Briefly: Militant rivals reignite fight for region control

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BAMAKO — Fighting broke out Wednesday between secular and Islamist rebels who are vying for control of northern Mali, leaving at least three people wounded after a shootout that underlines the growing tensions in the region.

Oumar Ould Hamaha, a fighter with the Islamist group known as Ansar Dine, said a group of armed rebels from the National Movement for the Liberation of the Azawad tried to enter the city of Timbuktu when the groups began firing at each other.

Two of the NMLA rebels were wounded and one member of Ansar Dine was hurt in the melee, he said.

Attaye Ag Mohamed, an NMLA member, blamed the violence on al Qaeda-linked militants operating in the area.

The NMLA is led by Tuareg separatists, including some who fought in the army of Libyan dictator Moammar Gadhafi. After the fall of Tripoli and Gadhafi’s death, they regrouped in northern Mali, one of the traditional homelands of the Tuareg people, and launched a rebellion saying they wanted to carve out an independent homeland for the Tuareg nation, called Azawad.

They seized only minor towns for the first three months of their uprising, but on March 21, a coup in Mali overturned its democratically elected government. The rebels took advantage of the power vacuum to push forward and seized the northern half of the nation, a territory larger than France, in a matter of weeks.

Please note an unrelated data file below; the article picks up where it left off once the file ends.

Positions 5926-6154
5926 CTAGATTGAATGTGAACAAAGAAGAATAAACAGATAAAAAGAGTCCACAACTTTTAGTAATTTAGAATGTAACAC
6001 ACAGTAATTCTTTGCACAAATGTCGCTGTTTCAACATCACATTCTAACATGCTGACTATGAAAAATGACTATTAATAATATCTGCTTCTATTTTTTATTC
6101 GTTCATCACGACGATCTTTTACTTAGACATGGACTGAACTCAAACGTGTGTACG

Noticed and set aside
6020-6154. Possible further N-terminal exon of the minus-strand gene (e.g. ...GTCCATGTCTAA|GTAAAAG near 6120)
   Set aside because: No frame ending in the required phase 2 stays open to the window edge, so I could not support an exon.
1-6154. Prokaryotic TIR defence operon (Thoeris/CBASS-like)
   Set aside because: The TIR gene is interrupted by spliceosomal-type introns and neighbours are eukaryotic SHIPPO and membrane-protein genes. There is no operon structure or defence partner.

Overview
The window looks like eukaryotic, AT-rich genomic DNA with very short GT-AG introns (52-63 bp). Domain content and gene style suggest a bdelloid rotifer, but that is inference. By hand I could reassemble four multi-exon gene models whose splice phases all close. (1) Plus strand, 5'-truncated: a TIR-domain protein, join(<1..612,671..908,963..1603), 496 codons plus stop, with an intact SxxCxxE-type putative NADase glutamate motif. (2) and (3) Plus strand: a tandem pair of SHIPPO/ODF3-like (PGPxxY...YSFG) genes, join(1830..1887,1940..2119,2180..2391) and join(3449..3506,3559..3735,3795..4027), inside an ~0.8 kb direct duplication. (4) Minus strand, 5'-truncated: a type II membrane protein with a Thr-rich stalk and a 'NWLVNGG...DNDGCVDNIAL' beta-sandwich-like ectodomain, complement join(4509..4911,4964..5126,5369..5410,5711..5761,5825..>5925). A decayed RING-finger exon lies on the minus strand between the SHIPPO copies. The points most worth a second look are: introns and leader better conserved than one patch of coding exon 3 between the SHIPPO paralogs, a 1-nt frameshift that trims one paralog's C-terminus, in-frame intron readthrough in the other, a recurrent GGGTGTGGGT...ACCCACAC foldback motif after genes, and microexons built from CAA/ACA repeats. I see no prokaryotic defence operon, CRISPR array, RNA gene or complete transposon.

African force seeks EU, U.S. help in Somali war

NAIROBI — An African force fighting Somalia’s al-Shabab rebels has asked the European Union and the United States for help in wresting control of the key port of Kismayo.

“Our aim is to get to Kismayo by August,” Kenyan Prime Minister Raila Odinga said this week, adding that taking al-Shabab’s last bastion would entail an “operation by land, sea and air.”

The African Union force in Somalia has “asked the EU to help us … [but] they are reluctant,” he said at a news conference with foreign reporters.

The EU deployed a fleet of warships off the Horn of Africa in 2008 to protect merchant vessels from Somali pirates.

“We have asked the Americans for assistance. We are talking about financial assistance,” he said.

Kenya rolled tanks and troops across the border into Somalia in October, and Ethiopian soldiers went in one month later. Burundian and Ugandan troops pressured al-Shabab into abandoning fixed positions in the capital, Mogadishu, in August.

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